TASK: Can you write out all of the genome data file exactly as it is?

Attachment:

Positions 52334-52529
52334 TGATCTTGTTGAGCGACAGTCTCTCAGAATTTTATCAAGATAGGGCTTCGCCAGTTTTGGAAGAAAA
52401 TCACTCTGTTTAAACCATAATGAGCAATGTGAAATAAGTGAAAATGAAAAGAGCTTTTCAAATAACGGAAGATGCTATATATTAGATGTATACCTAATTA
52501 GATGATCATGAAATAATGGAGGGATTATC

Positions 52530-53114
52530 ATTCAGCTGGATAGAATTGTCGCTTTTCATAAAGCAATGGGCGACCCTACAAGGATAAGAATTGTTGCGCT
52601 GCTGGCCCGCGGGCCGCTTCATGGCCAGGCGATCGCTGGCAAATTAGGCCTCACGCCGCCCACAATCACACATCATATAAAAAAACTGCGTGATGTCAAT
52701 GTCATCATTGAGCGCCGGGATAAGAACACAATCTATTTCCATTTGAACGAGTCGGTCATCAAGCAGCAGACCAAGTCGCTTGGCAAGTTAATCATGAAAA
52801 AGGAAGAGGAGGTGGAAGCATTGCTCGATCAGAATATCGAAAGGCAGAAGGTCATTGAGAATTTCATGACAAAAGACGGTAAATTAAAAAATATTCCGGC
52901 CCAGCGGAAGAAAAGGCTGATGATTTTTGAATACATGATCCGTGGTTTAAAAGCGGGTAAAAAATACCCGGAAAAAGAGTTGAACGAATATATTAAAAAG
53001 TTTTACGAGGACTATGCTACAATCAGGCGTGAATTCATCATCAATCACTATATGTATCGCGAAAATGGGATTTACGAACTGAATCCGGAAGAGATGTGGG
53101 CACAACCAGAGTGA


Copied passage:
Positions 52334-52529
52334 TGATCTTGTTGAGCGACAGTCTCTCAGAATTTTATCAAGATAGGGCTTCGCCAGTTTTGGAAGAAAA
52401 TCACTCTGTTTAAACCATAATGAGCAATGTGAAATAAGTGAAAATGAAAAGAGCTTTTCAAATAACGGAAGATGCTATATATTAGATGTATACCTAATTA
52501 GATGATCATGAAATAATGGAGGGATTATC

Positions 52530-53114
52530 ATTCAGCTGGATAGAATTGTCGCTTTTCATAAAGCAATGGGCGACCCTACAAGGATAAGAATTGTTGCGCT
52601 GCTGGCCCGCGGGCCGCTTCATGGCCAGGCGATCGCTGGCAAATTAGGCCTCACGCCGCCCACAATCACACATCATATAAAAAAACTGCGTGATGTCAAT
52701 GTCATCATTGAGCGCCGGGATAAGAACACAATCTATTTCCATTTGAACGAGTCGGTCATCAAGCAGCAGACCAAGTCGCTTGGCAAGTTAATCATGAAAA
52801 AGGAAGAGGAGGTGGAAGCATTGCTCGATCAGAATATCGAAAGGCAGAAGGTCATTGAGAATTTCATGACAAAAGACGGTAAATTAAAAAATATTCCGGC
52901 CCAGCGGAAGAAAAGGCTGATGATTTTTGAATACATGATCCGTGGTTTAAAAGCGGGTAAAAAATACCCGGAAAAAGAGTTGAACGAATATATTAAAAAG
53001 TTTTACGAGGACTATGCTACAATCAGGCGTGAATTCATCATCAATCACTATATGTATCGCGAAAATGGGATTTACGAACTGAATCCGGAAGAGATGTGGG
53101 CACAACCAGAGTGA